inexcusable and the district court’s analysis on the third
Under the first
Under the second Austin factor, the district court found
that appellant knowingly violated the probation conditions because the
conditions were “set forth in the oral presentation” of the district court at
sentencing, were in the written sentencing order that appellant signed, and
because appellant “was on notice” that she could not return to the United
States without proper documentation after she signed a notice of removal. While the district court did not recite the
to the third
also argues that even if the district court made adequate findings on the
record, the evidence is insufficient to support the findings. A district court’s decision to revoke
probation must be based on sound judgment and not just the court’s will. State
v. Ornelas, 675 N.W.2d 74, 79 (
Specifically, appellant argues that the district court erred because the evidence does not support a finding that appellant’s violation was intentional or inexcusable because the following facts create a doubt as to intent: (1) this was appellant’s first violation of probation; (2) the record does not indicate whether appellant was informed of her continuing obligation to report to Minnesota probation when she was deported; (3) the record does not indicate whether appellant had a probation officer/contact since she was not placed on probation in the community but was deported immediately following her detention in the workhouse.
But we conclude that clear and convincing evidence supports a finding that appellant violated at least one of the conditions of her probation. Appellant pleaded guilty before the district court on August 18, 2003. A certified Spanish interpreter was sworn and translated the entire proceedings for appellant. The district court sentenced appellant to a downward departure of a stayed sentence of 86 months and probation of three years, then noted on the record the conditions of probation including the following: that appellant was not to be charged with any misdemeanors, gross misdemeanors, or felonies; that appellant was not to possess unauthorized prescription or illegal drugs; and that appellant must keep “us” informed as to where she lived and worked and was not to change these without the knowledge or consent of the court.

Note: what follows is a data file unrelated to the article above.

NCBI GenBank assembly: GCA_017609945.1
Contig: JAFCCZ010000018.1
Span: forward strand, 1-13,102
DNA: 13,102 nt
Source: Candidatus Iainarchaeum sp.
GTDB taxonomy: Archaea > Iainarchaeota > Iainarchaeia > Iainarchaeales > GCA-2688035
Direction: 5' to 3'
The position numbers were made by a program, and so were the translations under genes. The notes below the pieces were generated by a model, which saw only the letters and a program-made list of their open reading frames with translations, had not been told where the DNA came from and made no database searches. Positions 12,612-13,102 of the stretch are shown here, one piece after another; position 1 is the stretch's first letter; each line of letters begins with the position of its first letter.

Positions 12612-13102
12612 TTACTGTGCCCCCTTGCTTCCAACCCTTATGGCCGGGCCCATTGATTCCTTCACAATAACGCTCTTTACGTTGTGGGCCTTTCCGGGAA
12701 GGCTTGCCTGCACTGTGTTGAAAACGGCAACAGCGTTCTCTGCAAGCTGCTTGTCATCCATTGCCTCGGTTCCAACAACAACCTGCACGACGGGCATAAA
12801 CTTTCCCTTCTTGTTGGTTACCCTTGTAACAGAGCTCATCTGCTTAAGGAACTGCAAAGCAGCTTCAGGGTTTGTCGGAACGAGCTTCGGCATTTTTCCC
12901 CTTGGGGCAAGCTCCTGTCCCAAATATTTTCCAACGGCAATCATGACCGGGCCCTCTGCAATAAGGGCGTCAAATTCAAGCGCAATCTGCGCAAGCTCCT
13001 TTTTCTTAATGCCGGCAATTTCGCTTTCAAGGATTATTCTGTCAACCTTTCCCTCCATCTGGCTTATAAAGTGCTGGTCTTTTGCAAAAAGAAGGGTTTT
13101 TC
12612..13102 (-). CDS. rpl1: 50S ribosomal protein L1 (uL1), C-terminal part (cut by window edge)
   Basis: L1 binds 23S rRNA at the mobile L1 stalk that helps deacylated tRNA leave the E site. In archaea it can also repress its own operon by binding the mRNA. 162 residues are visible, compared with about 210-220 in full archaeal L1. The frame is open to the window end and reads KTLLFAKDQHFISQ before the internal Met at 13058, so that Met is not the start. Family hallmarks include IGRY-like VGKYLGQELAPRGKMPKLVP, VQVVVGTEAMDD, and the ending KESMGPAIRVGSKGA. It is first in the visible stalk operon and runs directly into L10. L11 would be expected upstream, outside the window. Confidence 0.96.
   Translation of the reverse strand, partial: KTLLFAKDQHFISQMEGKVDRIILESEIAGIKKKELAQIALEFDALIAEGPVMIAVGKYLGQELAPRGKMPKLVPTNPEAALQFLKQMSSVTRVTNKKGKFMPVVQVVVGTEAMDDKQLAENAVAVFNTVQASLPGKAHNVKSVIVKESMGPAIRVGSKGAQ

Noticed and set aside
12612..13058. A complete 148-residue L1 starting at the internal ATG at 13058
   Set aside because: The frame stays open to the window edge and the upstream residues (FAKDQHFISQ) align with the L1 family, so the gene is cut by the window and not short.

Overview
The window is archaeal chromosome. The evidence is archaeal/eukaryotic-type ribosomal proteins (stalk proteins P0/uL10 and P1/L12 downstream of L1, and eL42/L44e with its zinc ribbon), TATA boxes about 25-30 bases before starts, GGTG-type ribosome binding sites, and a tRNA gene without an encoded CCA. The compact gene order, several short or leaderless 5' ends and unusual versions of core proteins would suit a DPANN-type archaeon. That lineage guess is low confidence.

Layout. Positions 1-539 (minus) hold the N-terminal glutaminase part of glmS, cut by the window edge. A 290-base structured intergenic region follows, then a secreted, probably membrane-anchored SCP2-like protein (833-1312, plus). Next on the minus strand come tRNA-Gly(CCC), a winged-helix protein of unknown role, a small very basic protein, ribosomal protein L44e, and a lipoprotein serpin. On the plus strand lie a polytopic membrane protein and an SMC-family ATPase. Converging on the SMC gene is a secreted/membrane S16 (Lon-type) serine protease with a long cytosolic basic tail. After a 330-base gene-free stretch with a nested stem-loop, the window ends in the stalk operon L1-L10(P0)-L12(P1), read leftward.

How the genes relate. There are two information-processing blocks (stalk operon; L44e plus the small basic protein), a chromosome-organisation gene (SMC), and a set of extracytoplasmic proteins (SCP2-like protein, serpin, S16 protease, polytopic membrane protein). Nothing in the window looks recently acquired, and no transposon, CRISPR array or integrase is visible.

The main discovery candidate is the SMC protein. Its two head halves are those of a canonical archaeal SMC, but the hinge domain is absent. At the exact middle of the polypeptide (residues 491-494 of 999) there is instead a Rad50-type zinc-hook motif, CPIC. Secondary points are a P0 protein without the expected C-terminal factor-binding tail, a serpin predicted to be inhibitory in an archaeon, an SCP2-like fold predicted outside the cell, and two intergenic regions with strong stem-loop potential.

The record also contains a sentencing worksheet signed by appellant that lists the terms and conditions of her stayed felony sentence. The fourth condition required appellant to “keep the Drug Court Case Manager and Court informed at all times of your place of residence and employment, and make no change in these without the knowledge and consent of the Court.” Appellant’s signature appears at the bottom of this worksheet. While appellant’s probation officer testified at the probation-revocation hearing that she was unaware of whether a Spanish interpreter translated the sentencing worksheet to appellant because she was not present at the time, the district court noted that appellant knew what was required of her because of the district court’s oral recitation of the probation conditions that were translated to appellant at the sentencing stage of the hearing and appellant’s oral acknowledgement of her understanding on the record.
* Retired judge of the Minnesota Court of Appeals, serving by appointment pursuant to Minn. Const. art. VI, § 10.